Former ND prison warden banned from propertyBISMARCK, N.D. (AP) — North Dakota's retired state prison warden will no longer be allowed on Corrections Department property after revelations that he did not inform authorities a decade ago that a State Penitentiary inmate had downloaded child pornography.
BISMARCK, N.D. (AP) — North Dakota's retired state prison warden will no longer be allowed on Corrections Department property after revelations that he did not inform authorities a decade ago that a State Penitentiary inmate had downloaded child pornography.
Corrections Director Leann Bertsch has banned Tim Schuetzle from the prison and other facilities. “He's retired, so I can't fire him,” she said. “I don't know how he sleeps at night ... it's just not typical behavior for someone who works with inmates. I think anyone who works with inmates knows they're not in prison for singing too loud in the shower.”
Schuetzle, who retired two years ago, said he did a good job of maintaining the safety and security of the penitentiary during his 18 years as warden and believes staff that worked under him would say the same.
“I feel very good about the job that I did, and I think the record speaks for itself,” he said.
The issue came to light in court documents for the case of Damien Breding, who was sentenced recently in federal court for the child porn crime that occurred while he was serving time for killing twin 6-year-old girls in 1991.
Schuetzle declined comment to The Associated Press late last month, saying “I'm retired. I'm out of it.” He told the Tribune this week that he does not remember the case.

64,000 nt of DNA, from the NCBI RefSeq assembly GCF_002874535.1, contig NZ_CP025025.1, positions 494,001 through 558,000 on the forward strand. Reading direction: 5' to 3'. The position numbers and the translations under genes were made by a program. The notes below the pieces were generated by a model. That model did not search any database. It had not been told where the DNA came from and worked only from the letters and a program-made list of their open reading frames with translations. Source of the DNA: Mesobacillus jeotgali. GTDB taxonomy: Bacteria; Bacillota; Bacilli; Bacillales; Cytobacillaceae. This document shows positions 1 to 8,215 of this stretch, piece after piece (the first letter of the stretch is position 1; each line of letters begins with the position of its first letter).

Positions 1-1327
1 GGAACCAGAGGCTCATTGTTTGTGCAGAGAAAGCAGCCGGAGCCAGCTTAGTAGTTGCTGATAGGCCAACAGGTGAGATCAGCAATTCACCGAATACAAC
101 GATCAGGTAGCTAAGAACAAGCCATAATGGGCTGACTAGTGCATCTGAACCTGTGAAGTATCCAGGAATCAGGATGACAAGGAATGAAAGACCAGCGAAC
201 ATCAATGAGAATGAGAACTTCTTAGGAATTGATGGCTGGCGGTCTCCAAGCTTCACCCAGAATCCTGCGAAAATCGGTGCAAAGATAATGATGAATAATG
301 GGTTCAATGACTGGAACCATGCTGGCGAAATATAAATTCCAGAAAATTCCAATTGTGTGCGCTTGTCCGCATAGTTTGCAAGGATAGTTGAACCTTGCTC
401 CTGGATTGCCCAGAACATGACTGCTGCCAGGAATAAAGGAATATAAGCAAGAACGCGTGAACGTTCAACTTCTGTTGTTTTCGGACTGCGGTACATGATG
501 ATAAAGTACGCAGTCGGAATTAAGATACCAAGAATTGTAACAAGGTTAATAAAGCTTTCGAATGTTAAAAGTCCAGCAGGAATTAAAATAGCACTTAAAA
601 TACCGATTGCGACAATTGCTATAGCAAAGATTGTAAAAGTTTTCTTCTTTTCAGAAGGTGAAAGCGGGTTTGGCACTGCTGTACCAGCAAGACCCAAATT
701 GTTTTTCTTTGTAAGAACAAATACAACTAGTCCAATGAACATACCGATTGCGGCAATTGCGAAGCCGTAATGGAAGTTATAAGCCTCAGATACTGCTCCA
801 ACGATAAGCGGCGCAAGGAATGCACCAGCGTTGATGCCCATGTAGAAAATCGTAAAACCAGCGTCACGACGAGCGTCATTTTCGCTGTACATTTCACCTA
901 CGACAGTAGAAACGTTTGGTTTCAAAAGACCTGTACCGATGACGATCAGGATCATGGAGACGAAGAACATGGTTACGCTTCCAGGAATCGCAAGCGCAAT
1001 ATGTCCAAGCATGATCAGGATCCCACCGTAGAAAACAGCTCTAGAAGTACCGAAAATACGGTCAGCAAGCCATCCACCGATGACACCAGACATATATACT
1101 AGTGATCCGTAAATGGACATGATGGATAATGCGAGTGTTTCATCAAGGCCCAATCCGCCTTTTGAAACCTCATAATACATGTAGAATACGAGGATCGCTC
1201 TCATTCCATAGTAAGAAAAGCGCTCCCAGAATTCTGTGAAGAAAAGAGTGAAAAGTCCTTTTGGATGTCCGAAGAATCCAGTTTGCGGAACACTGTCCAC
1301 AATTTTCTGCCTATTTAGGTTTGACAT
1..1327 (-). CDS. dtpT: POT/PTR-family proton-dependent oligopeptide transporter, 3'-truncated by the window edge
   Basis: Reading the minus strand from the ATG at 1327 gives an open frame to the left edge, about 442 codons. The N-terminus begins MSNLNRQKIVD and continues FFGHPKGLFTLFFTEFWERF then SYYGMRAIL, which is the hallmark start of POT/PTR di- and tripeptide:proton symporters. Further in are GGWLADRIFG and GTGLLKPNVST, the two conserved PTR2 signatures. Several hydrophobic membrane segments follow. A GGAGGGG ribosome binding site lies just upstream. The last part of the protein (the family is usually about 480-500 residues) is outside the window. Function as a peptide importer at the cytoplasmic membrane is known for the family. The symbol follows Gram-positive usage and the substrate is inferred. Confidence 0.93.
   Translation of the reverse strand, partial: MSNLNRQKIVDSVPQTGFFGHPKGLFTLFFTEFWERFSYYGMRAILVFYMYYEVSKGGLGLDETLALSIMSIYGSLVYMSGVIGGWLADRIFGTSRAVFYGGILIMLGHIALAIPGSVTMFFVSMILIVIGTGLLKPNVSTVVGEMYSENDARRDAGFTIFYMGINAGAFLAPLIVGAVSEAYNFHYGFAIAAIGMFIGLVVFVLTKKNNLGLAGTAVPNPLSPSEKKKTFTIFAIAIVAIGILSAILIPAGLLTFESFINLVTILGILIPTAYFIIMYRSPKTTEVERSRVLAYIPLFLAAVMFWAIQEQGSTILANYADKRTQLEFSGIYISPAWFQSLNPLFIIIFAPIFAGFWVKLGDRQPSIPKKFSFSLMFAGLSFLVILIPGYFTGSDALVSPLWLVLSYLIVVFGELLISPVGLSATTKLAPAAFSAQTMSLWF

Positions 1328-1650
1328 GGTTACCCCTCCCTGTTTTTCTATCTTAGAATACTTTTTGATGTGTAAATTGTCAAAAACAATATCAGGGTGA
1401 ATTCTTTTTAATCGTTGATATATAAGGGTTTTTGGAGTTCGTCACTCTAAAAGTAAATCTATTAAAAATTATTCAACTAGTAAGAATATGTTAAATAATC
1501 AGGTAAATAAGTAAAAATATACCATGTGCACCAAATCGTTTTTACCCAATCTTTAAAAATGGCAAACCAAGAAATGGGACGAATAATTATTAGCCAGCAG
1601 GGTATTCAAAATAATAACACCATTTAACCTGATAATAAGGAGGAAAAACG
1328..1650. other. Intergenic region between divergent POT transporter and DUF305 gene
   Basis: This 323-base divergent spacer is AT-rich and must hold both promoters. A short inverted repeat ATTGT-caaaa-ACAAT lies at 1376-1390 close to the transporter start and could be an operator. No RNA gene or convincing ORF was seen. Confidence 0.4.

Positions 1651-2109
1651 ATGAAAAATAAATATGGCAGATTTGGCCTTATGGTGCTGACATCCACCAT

Federal authorities said they found out about the pornography case after reviewing Breding's file before his scheduled release from prison last December. He is now serving a term of two years and three months in the child porn case.
Schuetzle said in a letter to the federal court that he purposely declined to alert authorities to the child porn case in 2004 as required by law because he was unhappy about the way the state handled crimes at the prison. Federal prosecutors said they could have charged Schuetzle with a crime over his decision to keep the matter in-house if the five-year legal deadline had not passed.
Schuetzle told the Tribune that he doesn't remember the case.
Bertsch also said she has fired Denny Fracassi, who had been head of Rough Rider Industries, the prison's manufacturing operation, for failing to follow safety and security procedures — problems to which she now believes Schuetzle “turned a blind eye.” An administrative law judge upheld the firing on Monday, she said.
Schuetzle said he did not ignore issues within Rough Rider Industries, but dealt with them as they arose. Fracassi declined comment but said he is considering appealing.